Blue Orchid Accounting - Pattern

5 Budget Mistakes Your Business Can’t Afford To Make


Take a look at your current year to date actual figures and answer these questions:

  • How have you done so far compared to your goal? How well did I budget or was I way off track?
  • What expenses sprung up? Could they have been avoided or should I have planned for them?
  • How can I better plan for next year?

These are just a few of the questions you need to be asking yourself as you start planning your budget for next year. This will help you prevent the mistakes that you have been making all year.

Here are 5 of those mistakes to help you get started.

1. Not having a budget.

Having a budget is very necessary when you own and operate a business. It’s not enough to have a goal; you have to have a formal plan on how you are going to reach that goal. See a budget is designed to give you a clear cut plan to follow to reach an intended target. Without it you are operating your business blindly. Trying to hit a target that you can’t even see. Have you ever tried to shoot a dart at a bulls eye? Very hard to do right. Well operating a business without a budget is like trying to hit that same bulls eye in the dark. Impossible to hit that target…unless you can see in the dark.

2. Not tracking against your actuals.

Once you have a budget you must compare how you are performing to that budget regularly. Minimally once per quarter. If you don’t do this critical step then you have no idea how good or bad you are doing as compared to that plan. Comparing your budget to your actuals helps you understand what is really going on in your business. It also helps you see how your business is trending year over year as well as compared to your industry competitors.

3. Not following your budget.

Once you create your budget you MUST FOLLOW IT. Say it with me I WILL FOLLOW MY BUDGET. There is nothing worse than creating a budget and not following it. Why create a plan and then place it in a drawer and never look it again? That is the equivalent of not having a budget at all. Would you climb a mountain without a guide? No. Would you buy a house without determining a budget around how much house you can afford and the taxes and the insurance and the utilities. No. So why would you operate your business without a plan? Following your budget allows you to see how you’re doing in your business and it helps you better manage your cash flow. You will be able to see where money is not coming from and where it is going so that you can make any changes as necessary.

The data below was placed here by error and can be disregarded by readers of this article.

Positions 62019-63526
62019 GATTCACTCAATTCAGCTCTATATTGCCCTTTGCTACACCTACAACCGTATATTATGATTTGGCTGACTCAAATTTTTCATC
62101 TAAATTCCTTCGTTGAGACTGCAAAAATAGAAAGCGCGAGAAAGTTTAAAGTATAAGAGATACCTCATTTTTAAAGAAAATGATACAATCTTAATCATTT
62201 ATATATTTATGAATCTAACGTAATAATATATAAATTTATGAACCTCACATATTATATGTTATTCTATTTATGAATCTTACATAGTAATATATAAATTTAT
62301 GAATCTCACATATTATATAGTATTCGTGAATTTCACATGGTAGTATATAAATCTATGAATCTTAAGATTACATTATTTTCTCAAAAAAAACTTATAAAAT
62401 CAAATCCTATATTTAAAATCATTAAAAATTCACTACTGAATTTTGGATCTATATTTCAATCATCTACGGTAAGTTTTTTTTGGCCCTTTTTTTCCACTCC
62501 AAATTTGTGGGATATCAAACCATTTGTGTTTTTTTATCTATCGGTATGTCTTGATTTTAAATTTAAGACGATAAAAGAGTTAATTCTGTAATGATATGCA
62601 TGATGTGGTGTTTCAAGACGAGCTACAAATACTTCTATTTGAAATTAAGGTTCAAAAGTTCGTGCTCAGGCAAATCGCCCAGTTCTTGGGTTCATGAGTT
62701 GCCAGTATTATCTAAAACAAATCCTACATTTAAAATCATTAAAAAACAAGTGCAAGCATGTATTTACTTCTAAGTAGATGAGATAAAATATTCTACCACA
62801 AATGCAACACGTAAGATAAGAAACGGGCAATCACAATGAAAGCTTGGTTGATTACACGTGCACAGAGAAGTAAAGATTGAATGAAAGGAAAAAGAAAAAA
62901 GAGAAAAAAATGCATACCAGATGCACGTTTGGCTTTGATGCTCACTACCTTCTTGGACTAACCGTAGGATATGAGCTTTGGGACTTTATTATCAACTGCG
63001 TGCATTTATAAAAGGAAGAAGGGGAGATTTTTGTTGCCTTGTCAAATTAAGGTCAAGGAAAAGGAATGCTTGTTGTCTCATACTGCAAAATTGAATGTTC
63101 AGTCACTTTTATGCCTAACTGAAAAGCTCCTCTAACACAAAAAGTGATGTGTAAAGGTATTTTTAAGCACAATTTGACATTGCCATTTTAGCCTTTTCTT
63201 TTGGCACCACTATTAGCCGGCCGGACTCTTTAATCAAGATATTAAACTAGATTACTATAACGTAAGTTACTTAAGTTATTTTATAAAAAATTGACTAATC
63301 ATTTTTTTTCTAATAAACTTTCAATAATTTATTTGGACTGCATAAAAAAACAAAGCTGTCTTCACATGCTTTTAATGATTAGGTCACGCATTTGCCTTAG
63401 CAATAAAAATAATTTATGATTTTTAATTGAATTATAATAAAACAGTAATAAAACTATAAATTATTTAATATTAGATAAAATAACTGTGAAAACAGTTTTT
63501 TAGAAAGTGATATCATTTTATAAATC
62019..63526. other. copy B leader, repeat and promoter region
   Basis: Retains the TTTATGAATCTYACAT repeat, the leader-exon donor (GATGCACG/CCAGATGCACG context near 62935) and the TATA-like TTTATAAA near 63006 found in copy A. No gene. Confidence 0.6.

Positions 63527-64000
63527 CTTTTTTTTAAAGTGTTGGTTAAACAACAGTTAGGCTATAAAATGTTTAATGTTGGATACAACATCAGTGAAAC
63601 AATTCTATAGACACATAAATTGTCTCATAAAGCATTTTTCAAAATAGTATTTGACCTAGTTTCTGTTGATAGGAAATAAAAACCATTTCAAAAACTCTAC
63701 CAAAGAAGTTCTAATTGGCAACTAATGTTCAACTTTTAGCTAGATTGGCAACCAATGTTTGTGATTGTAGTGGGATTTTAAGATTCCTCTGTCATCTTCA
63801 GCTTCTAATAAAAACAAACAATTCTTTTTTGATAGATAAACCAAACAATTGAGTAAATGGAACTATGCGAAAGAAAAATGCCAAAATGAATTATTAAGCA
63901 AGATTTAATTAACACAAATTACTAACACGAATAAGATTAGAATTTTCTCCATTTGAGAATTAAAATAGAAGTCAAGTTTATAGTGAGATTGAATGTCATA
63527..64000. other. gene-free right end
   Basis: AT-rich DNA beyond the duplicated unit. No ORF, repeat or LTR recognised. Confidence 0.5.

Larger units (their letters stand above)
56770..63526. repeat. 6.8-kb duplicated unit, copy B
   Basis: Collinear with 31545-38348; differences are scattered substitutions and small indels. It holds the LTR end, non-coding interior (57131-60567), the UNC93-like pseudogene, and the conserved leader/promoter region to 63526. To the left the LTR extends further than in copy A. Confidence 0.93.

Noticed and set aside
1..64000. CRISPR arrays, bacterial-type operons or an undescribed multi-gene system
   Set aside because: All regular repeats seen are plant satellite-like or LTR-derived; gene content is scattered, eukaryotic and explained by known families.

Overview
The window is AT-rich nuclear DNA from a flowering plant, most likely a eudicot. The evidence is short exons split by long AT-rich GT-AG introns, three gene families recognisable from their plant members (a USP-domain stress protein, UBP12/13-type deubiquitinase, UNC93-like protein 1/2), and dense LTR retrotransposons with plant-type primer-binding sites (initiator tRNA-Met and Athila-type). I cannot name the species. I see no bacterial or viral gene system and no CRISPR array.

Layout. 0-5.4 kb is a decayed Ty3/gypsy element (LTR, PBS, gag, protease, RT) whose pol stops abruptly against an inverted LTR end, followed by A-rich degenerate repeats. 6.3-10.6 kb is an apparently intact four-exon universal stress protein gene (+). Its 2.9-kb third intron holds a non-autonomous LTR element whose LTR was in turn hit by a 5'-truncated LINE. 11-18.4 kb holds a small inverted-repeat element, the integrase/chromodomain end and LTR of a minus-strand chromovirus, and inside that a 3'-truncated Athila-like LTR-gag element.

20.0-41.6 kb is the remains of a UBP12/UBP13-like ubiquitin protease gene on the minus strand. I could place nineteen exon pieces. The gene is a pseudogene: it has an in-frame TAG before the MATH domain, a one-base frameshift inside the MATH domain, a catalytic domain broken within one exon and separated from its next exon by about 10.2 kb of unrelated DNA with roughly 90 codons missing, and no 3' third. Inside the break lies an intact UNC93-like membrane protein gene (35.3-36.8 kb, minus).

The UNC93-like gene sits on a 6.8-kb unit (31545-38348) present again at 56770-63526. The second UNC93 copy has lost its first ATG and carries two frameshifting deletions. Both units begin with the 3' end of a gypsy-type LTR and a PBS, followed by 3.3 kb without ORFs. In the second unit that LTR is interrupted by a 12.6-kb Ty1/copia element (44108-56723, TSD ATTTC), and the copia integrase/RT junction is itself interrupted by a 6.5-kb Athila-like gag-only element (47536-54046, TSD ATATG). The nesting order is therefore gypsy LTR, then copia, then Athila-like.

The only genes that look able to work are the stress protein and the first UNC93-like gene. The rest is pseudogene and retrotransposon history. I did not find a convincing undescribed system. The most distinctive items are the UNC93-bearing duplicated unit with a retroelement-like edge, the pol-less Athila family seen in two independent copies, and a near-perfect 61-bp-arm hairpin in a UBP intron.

4. Not budgeting seasonally.

The key to a good budget is to budget accurately. Realistically. When you create a budget for your business you need to start with a baseline equivalent to how your business did in the previous year. These are hard value numbers that represent the profitability of your business. Without over-budgeting. You also need to factor in seasonality. Placing revenue and costs in the appropriate months you expect them to occur. And I am not talking about seasonality just around holidays, unless that applies to your business. Seasonality based on your industry. For example, tax preparers have to budget higher in July through to October for tax season as well as in May and June for extensions. Landscapers have to budget more from September through to November than during the winter months. Moving companies budgets are higher during the summer that during the rest of the year. Factor in seasonality of your business to ensure that your expenses are covered during the off months.

5. Not budgeting enough.

Lastly, be sure not to under-budget. Don’t underestimate costs that can change the entire trajectory of your business. You have to be certain to factor in the unexpected. Factor in cost inflations and how you can still manage your expenses without any strain. Create a savings plan within your budget. Yes a savings plan. Businesses have savings accounts too.

Check out our free budget checklist to help you get started


1               Set your goal
2               List ALL of your expenses by month.
3               Multiply each category by 12 to determine total spend for the year.
4               Determine your monthly income.
5               Multiply it by 12 to determine the total sales for the year.
6               Compare it to the total expenses by month.
7.              Track it. Analyze and make course corrections.

Note: These steps should be implemented on a minimum of a quarterly basis depending on how large  or small your business is. Remember the key to financial organization and ultimately financial success is to gain and maintain control over your financial affairs.